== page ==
Thora Birch on film

Thora Birch on film festivals and the indie spirit.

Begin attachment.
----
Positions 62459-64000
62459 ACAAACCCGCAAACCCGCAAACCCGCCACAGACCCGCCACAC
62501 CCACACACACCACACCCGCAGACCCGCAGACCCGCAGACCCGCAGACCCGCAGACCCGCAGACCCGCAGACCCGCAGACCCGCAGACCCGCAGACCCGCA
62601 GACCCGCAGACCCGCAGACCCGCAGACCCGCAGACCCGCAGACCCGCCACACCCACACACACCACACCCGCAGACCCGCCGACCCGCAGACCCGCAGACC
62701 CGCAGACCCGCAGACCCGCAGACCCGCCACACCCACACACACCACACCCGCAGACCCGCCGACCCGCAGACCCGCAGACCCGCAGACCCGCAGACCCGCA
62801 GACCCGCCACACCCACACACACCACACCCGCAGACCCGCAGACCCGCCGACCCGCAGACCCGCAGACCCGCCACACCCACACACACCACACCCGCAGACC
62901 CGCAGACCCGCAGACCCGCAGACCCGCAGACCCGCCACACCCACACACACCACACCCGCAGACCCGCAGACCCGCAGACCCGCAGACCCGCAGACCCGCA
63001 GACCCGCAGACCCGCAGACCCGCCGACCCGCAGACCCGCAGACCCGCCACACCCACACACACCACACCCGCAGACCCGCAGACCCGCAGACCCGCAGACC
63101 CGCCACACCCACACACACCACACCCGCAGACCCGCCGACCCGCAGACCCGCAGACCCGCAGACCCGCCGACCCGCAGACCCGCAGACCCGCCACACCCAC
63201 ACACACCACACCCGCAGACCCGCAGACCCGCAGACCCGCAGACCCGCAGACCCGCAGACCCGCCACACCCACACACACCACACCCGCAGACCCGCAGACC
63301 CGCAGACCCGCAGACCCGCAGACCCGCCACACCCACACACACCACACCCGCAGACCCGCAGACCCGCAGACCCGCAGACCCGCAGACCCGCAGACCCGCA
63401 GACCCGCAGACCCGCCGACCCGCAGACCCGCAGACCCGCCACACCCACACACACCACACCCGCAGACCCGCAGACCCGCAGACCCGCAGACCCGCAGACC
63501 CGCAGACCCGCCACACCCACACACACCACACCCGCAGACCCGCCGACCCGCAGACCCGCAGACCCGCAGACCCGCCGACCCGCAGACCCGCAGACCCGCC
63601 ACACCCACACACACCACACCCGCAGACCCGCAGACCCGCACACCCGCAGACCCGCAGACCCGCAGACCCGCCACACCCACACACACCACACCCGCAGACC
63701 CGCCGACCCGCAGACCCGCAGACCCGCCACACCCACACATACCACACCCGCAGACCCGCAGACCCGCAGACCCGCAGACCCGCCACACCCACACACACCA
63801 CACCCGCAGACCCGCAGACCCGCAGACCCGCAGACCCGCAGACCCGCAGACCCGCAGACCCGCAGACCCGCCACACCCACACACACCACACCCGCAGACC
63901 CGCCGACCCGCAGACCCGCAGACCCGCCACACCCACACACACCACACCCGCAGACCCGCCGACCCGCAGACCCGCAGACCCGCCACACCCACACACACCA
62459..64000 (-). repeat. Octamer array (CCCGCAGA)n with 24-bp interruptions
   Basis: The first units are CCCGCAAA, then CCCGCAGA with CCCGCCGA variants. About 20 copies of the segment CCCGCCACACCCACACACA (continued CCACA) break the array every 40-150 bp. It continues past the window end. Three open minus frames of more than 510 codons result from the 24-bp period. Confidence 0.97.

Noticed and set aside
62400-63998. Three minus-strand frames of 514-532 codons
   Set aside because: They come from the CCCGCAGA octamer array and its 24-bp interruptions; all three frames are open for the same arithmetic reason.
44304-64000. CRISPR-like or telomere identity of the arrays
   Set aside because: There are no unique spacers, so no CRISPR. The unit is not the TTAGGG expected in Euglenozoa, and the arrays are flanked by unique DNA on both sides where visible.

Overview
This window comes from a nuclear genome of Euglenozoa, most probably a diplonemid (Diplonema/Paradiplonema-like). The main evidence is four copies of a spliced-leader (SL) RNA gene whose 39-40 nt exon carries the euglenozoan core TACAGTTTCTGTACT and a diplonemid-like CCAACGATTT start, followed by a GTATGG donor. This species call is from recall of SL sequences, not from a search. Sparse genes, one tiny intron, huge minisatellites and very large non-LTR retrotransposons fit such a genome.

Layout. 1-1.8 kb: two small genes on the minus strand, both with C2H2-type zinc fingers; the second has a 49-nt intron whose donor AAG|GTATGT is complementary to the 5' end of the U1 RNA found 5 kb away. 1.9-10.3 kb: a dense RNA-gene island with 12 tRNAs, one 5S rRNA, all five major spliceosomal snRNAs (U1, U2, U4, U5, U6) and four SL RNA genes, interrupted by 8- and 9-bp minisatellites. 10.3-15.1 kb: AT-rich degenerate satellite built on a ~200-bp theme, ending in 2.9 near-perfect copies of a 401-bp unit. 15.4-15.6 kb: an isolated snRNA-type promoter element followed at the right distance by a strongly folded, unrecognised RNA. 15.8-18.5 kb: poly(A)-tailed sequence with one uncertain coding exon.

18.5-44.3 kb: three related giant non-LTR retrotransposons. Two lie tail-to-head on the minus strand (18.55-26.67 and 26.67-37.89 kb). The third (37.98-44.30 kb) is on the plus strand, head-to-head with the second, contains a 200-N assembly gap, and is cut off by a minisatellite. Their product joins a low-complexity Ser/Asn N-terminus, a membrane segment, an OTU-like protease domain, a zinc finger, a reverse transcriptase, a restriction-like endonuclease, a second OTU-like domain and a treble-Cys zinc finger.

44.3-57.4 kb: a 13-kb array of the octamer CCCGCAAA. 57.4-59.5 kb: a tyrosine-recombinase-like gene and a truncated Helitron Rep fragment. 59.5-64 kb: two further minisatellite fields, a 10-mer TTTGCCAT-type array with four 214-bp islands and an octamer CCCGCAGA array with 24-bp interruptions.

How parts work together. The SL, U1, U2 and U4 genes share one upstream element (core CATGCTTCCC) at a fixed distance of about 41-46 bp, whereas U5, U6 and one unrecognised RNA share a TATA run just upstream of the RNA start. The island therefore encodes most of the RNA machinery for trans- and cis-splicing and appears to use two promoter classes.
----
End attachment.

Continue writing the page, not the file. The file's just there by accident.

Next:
As any movie buff can attest, the major festivals still set the tone for industry-wide interest. The movies we "in the biz" end up buzzing about when the award season rolls around are the ones that won either the Audience Award or Jury Prize-or at least a standing ovation. Meanwhile, many in the film community can be heard complaining that these same festivals have lost their indie spirit. "Sundance is too formulaic in scope and it's commercialized," they say. "And Toronto has become star-obsessed."Arguably good points, if not overly generalized. Whenever I hear people talk about the lost spirit of major film festivals, I can't help but reflect on the reality: Indie for indie's sake doesn't always work. Sometimes it requires embracing a film that doesn't resonate with an audience larger than might fit in the VIP room of a New York club. How many times have I asked myself, "Whatever happened to the movie that won the Palme d'Or at Cannes-what was it called again?" (In 2006 it was Ken Loach's The Wind That Shakes the Barley; a few years earlier it was Gus Van Sant's Elephant. Remember that one? No?) Some festivals were created simply to showcase movies that might not make money, but the current purpose of most major fests is to serve as a mechanism for studios to find saleable films. Little Miss Sunshine, an archetypal example of an indie smash, first made noise at Sundance last January. It went on to bank a killing at the box office.Indie or not, I'll agree there has been a return to form at festivals. There was a moment when the hot film festivals were less focused on showcasing fresh cinema than they were on acting as a glorified mini-mall of future would-be fashion and technology trends. More recently, it seems, film festivals have all become really serious, really quickly-most likely in response to the avalanche of bad news the past five years has bestowed upon us. Now, the major acclaim seems to be going to highly topical features with Newsday-worthy resonance: The Last King of Scotland, United 93, and Catch a Fire are festival successes that could never be described as "easy crowd pleasers." It's almost as though the heavy subject matter forced directors to screen at a few choice festivals beforehand to "gain audience awareness." Therein lies the paradox3 of the festival circuit.Thankfully, though, there are still a number of festivals young enough to be exuberant, where the film-going public-not just industry insiders, stars and critics-fills not only the seats but the screens as well. To attend these festivals, you just have to be willing to travel off the map-sometimes way off.Two of the most interesting indie movies I've seen this year were screened at the Jackson Hole Film Festival. This Wyoming festival doesn't stray from the set-in-a-beautiful-location-with-many-outdoorsy-diversions formula: the locale is truly peaceful, even for visitors who aren't stocked up on sunblock4 and weatherized hiking boots. That, and there's also a program of great films you're sure to have missed otherwise. On the roster this year was the refreshing, hard-to-find little gem Aurora Borealis-from James C.E. Burke-about mundane people living in a mundane town. Despite its sedate plot, the film is blissfully memorable and unapologetically heartwarming. Another standout was Red State, a choppy, downright awkward documentary from first-time director Michael Shea, about his struggle to reconcile how his own countrymen could ever have been persuaded to vote for the current administration. While the piece is a real conversation starter, I highly doubt it will ever land distribution of any sort, not even by Red-State-hating cable networks like HBO.But beyond the fests that only seem to indulge in the red-carpet rigamarole, there is a long list of festivals comparable to the one in Jackson Hole: Aspen, Telluride, Savannah, Rhode Island-and those are just in the U.S. The international choices are seductive as well, not to mention the many specialty fests (family films, horror, documentaries, digital, and shorts, to name a few). Outside of film-school classrooms and the internet, there is no real home for smaller genres. I was recently a judge at the Los Angeles Shorts Fest, and while their programs were intriguing, it was actually the audience that took the cake because it's at these smaller festivals where you can get a feel for what's on people's minds. Most of the work is by laptop filmmakers, who tackle the art as a replacement for hobbies, but with the obsessive passion of a collector. These writer/director/creators, who are almost always around, are very open and fun to talk to. They're also usually upfront about their process and so pleased to be exhibiting their work to anyone, anywhere, that they come off as endearingly excited, which is infectious. For those who rarely encounter genuine ebullience within the film community, the experience can be akin to getting a pep talk from a cheery Ghost of Future Film.